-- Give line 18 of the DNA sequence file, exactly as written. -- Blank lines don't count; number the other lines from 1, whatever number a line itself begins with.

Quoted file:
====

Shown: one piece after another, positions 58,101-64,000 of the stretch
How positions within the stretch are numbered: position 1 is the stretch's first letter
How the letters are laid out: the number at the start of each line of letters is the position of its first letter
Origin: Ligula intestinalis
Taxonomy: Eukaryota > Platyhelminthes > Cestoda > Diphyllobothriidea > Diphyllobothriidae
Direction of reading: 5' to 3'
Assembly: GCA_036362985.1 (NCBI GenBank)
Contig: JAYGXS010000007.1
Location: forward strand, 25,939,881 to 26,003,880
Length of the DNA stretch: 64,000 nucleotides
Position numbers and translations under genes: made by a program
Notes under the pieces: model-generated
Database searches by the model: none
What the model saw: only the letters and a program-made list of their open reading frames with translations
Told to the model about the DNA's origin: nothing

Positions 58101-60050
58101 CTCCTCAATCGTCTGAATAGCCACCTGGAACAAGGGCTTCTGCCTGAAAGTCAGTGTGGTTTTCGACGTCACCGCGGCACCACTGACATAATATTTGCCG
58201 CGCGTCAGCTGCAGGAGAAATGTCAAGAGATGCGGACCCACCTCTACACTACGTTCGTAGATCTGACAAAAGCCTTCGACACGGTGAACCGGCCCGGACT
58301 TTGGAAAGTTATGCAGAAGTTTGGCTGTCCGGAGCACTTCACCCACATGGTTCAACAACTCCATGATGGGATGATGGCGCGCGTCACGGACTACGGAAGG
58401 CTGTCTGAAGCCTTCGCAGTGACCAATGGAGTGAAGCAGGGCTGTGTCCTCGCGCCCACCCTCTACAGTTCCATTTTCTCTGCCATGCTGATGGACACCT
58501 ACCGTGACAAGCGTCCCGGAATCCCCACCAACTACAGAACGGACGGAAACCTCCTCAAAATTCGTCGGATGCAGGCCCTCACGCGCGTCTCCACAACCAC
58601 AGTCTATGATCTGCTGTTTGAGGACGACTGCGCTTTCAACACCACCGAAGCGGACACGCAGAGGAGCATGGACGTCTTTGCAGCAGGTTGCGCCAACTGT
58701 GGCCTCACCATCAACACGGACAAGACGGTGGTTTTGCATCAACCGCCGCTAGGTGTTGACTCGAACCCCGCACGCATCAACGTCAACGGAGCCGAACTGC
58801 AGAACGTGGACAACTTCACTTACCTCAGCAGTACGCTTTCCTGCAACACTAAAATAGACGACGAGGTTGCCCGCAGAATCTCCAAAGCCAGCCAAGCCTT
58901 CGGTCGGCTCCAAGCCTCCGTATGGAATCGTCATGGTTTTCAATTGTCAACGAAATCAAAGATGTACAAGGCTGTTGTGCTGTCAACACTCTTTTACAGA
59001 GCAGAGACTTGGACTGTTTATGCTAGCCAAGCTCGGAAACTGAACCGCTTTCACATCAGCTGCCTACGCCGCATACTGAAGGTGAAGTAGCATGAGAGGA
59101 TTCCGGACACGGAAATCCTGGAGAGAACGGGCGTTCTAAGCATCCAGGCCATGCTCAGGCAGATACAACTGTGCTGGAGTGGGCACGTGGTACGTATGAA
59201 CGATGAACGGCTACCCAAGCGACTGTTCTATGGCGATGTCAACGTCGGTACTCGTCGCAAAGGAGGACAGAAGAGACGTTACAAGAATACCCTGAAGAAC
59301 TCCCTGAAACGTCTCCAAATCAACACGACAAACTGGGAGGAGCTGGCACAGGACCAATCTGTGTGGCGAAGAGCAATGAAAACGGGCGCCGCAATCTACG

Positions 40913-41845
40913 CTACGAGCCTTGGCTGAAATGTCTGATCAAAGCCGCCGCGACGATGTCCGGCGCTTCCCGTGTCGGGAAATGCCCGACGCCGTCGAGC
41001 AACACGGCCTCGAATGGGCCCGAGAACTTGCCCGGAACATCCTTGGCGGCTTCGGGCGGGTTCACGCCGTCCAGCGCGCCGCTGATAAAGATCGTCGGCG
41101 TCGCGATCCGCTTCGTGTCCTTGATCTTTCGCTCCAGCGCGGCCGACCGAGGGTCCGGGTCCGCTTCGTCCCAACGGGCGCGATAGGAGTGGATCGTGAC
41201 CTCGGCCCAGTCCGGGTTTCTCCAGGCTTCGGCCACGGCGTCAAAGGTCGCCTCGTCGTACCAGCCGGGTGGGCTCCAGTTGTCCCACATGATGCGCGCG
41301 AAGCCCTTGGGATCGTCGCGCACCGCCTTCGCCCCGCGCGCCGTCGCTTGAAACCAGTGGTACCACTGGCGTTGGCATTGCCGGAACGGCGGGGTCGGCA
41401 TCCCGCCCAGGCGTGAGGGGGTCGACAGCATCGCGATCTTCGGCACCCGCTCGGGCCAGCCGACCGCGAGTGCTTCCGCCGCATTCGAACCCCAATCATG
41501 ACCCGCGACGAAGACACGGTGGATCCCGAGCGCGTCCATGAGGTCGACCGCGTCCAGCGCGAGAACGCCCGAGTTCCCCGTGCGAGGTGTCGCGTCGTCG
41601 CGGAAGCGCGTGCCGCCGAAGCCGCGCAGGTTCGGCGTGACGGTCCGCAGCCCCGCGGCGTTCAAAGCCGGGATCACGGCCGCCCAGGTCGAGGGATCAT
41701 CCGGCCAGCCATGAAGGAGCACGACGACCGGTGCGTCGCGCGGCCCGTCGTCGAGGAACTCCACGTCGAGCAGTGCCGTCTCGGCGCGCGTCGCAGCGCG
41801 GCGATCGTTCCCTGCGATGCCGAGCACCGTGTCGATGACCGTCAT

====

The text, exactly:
58201 CGCGTCAGCTGCAGGAGAAATGTCAAGAGATGCGGACCCACCTCTACACTACGTTCGTAGATCTGACAAAAGCCTTCGACACGGTGAACCGGCCCGGACT